## Discounted cash flow

The figures used in Table 5.2 are straightforward and take no account of the time value of money. Money received in the future is worth less than money received today, which can be invested. If the interest rate is 6%, \$1 today will be worth \$1.06 in a year's time. To put it another way, getting \$1 in a year's time is like getting \$0.94 today. In other words, the value of the future return on a project must be discounted in the cost/benefit analysis. This approach to forecasting more realistic monetary values is called discounted cash flow.

Table 5.3 adds more detail so the discounted cash flow can be calculated.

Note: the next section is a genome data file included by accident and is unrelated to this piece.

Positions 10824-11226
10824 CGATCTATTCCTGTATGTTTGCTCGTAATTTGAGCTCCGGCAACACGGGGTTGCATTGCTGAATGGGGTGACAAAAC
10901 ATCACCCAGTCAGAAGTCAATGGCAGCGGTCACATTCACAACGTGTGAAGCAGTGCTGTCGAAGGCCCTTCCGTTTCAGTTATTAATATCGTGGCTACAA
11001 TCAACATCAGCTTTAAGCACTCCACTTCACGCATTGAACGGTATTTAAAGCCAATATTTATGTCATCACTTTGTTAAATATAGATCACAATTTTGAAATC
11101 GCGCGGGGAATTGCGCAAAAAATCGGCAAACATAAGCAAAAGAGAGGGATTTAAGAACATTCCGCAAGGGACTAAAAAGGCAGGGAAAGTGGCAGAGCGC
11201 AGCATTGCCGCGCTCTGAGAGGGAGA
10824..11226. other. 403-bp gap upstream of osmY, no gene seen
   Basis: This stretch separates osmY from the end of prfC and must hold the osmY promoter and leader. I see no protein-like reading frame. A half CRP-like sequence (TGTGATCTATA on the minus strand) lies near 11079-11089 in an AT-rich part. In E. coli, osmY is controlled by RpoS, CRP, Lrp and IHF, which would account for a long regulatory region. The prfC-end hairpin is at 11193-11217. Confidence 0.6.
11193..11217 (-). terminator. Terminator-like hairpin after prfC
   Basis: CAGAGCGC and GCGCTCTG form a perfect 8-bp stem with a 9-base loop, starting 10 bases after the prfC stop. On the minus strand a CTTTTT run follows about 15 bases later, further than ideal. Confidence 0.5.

Table 5.3 Discounted cash flow (\$) Year 0 Year 1 Year 2 Year 3 Year 4 Benefits - 13,000.00 70,000.00 71,000.00 81,000.00 Costs 2,500.00 15,850.00 64,620.00 27,400.00 24,250.00 Net -2,500.00 -2,850.00 5,380.00 43,600.00 56,700.00 Cumulative -2,500.00 -5,350.00 30.00 43,630.00 100,380.00 Discount factor 1.00 0.94 0.89 0.84 0.79 Discounted net -2,500.00 -2,688.68 4,788.18 36,607.40 44,951.32 Net present value -2,500.00 -5,188.68 -400.50 36,206.90 81,158.22 Note: Figures have been rounded.

The first four rows are identical to those used in the straightforward calculation in Table 5.2. The new rows allow the net figure to be discounted by a number of percentage points. The discount factor is the amount by which the net figure must be multiplied in order to discount it by a specified amount. It is calculated like this:

where "i" is the rate and "n" is the number of years hence. So assuming a rate of 6% and a forecast needed for year 2, the calculation would be: